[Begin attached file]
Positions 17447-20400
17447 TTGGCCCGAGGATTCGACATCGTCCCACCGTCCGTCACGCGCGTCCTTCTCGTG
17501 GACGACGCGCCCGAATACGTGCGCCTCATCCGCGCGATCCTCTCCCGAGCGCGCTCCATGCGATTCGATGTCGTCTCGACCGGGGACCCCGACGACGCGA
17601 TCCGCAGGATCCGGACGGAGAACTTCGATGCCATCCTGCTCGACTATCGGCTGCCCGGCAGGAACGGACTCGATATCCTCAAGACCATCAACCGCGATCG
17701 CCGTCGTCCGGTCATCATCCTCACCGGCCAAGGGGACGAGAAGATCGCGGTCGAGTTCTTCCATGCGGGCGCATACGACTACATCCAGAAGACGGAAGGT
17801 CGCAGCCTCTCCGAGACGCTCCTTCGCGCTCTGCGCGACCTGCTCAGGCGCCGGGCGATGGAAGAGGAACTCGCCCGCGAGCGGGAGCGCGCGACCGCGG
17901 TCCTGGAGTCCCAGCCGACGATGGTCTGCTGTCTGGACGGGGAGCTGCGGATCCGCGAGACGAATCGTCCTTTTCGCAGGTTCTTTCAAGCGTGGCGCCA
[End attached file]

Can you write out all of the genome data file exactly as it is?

Positions 17447-20400
17447 TTGGCCCGAGGATTCGACATCGTCCCACCGTCCGTCACGCGCGTCCTTCTCGTG
17501 GACGACGCGCCCGAATACGTGCGCCTCATCCGCGCGATCCTCTCCCGAGCGCGCTCCATGCGATTCGATGTCGTCTCGACCGGGGACCCCGACGACGCGA
17601 TCCGCAGGATCCGGACGGAGAACTTCGATGCCATCCTGCTCGACTATCGGCTGCCCGGCAGGAACGGACTCGATATCCTCAAGACCATCAACCGCGATCG
17701 CCGTCGTCCGGTCATCATCCTCACCGGCCAAGGGGACGAGAAGATCGCGGTCGAGTTCTTCCATGCGGGCGCATACGACTACATCCAGAAGACGGAAGGT
17801 CGCAGCCTCTCCGAGACGCTCCTTCGCGCTCTGCGCGACCTGCTCAGGCGCCGGGCGATGGAAGAGGAACTCGCCCGCGAGCGGGAGCGCGCGACCGCGG
17901 TCCTGGAGTCCCAGCCGACGATGGTCTGCTGTCTGGACGGGGAGCTGCGGATCCGCGAGACGAATCGTCCTTTTCGCAGGTTCTTTCAAGCGTGGCGCCA